obj[a, b:c, x=1]  # calls __getitem__(a, slice(b, c), key(x=1))

This solution requires everyone who needs keyword arguments to parse the tuple and/or key object by hand to extract them. This is painful and opens up to the get/set/del function to always accept arbitrary keyword arguments, whether they make sense or not. We want the developer to be able to specify which arguments make sense and which ones do not.

Using a single bit to change the behavior

A special class dunder flag:

__keyfn__ = True

would change the signature of the __get|set|delitem__ to a "function like" dispatch, meaning that this:

>>> d[1, 2, z=3]

would result in a call to:

>>> d.__getitem__(1, 2, z=3)  # instead of d.__getitem__((1, 2), z=3)

This option has been rejected because it feels odd that a signature of a method depends on a specific value of another dunder. It would be confusing for both static type checkers and for humans: a static type checker would have to hard-code a special case for this, because there really is nothing else in Python where the signature of a dunder depends on the value of another dunder. A human that has to implement a __getitem__ dunder would have to look if in the class (or in any of its subclasses) for a __keyfn__ before the dunder can be written. Moreover, adding a base classes that have the __keyfn__ flag set would break the signature of the current methods. This would be even more problematic if the flag is changed at runtime, or if the flag is generated by calling a function that returns randomly True or something else.

Allowing for empty index notation obj[]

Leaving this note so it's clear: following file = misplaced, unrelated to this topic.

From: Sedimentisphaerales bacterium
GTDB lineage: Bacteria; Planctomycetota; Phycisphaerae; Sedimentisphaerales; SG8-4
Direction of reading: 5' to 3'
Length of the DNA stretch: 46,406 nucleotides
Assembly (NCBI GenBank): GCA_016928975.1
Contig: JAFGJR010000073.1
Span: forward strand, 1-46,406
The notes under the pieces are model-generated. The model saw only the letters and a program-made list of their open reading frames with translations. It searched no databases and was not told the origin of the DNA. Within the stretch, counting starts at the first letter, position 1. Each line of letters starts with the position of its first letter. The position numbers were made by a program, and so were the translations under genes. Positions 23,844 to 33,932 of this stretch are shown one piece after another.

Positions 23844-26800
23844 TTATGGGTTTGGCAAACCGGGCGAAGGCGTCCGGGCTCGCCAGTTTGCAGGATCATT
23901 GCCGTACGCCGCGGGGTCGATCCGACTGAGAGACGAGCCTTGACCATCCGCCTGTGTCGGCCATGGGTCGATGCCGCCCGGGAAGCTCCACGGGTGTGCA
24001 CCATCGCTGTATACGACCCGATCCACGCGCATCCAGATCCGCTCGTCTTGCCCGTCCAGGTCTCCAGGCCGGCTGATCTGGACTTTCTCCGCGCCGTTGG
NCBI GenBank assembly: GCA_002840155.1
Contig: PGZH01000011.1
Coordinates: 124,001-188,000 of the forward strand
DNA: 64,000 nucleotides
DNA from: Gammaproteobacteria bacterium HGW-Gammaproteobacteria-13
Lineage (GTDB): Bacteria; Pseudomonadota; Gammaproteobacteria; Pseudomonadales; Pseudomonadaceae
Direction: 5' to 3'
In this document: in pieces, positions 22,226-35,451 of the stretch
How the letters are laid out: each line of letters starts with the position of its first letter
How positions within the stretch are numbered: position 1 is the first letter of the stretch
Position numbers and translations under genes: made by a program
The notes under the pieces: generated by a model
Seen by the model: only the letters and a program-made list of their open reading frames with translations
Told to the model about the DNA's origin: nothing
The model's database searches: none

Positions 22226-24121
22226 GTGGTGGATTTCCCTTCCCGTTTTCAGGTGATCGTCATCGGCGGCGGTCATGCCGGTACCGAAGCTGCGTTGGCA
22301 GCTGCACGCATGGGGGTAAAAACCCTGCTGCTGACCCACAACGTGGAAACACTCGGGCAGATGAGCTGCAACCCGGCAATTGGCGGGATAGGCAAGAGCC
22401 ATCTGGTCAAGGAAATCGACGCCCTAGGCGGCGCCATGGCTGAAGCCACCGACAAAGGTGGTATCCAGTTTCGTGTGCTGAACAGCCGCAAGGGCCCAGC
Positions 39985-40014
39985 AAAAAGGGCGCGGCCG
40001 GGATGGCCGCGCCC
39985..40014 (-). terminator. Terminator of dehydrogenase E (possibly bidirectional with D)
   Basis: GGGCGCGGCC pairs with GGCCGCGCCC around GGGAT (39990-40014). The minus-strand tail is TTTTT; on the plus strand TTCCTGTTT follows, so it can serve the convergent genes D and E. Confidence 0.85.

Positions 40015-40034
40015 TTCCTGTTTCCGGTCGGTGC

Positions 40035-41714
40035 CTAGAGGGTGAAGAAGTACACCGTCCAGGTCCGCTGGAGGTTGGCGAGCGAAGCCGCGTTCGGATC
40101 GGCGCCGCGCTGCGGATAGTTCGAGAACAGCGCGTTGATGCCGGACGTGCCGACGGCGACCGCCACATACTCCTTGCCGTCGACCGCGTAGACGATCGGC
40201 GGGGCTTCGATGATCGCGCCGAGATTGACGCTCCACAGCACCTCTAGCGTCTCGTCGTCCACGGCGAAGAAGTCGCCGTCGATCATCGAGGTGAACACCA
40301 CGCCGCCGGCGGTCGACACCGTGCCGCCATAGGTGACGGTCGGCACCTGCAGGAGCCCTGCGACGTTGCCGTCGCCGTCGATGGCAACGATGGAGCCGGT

The current proposal prevents obj[] from being valid notation. However a commenter stated

We have Tuple[int, int] as a tuple of two integers. And we have Tuple[int] as a tuple of one integer. And occasionally we need to spell a tuple of no values, since that's the type of (). But we currently are forced to write that as Tuple[()]. If we allowed Tuple[] that odd edge case would be removed.

So I probably would be okay with allowing obj[] syntactically, as long as the dict type could be made to reject it.

This proposal already established that, in case no positional index is given, the passed value must be the empty tuple. Allowing for the empty index notation would make the dictionary type accept it automatically, to insert or refer to the value with the empty tuple as key. Moreover, a typing notation such as Tuple[] can easily be written as Tuple without the indexing notation.

Sentinel value for no given positional index

The topic of which value to pass as the index in the case of:


has been considerably debated.

One apparently rational choice would be to pass no value at all, by making use of the keyword only argument feature, but unfortunately will not work well with the __setitem__ dunder, as a positional element for the value is always passed, and we can't "skip over" the index one unless we introduce a very weird behavior where the first argument refers to the index when specified, and to the value when index is not specified. This is extremely deceiving and error prone.

The above consideration makes it impossible to have a keyword only dunder, and opens up the question of what entity to pass for the index position when no index is passed:

obj[k=3] = 5  # would call type(obj).__setitem__(???, 5, k=3)

A proposed hack would be to let the user specify which entity to use when an index is not specified, by specifying a default for the index, but this forces necessarily to also specify a (never going to be used, as a value is always passed by design) default for the value, as we can't have non-default arguments after defaulted one:

def __setitem__(index=SENTINEL, value=NEVERUSED, *, k)

which seems ugly, redundant and confusing. We must therefore accept that some form of sentinel index must be passed by the python implementation when the obj[k=3] notation is used. This also means that default arguments to those parameters are simply never going to be used (but it's already the case with the current implementation, so no change there).

Additionally, some classes may want to use **kwargs, instead of a keyword-only argument, meaning that having a definition like:

def __setitem__(self, index, value, **kwargs):

and a user that wants to pass a keyword value:

x[value=1] = 0

expecting a call like:

obj.__setitem__(SENTINEL, 0, **{"value": 1})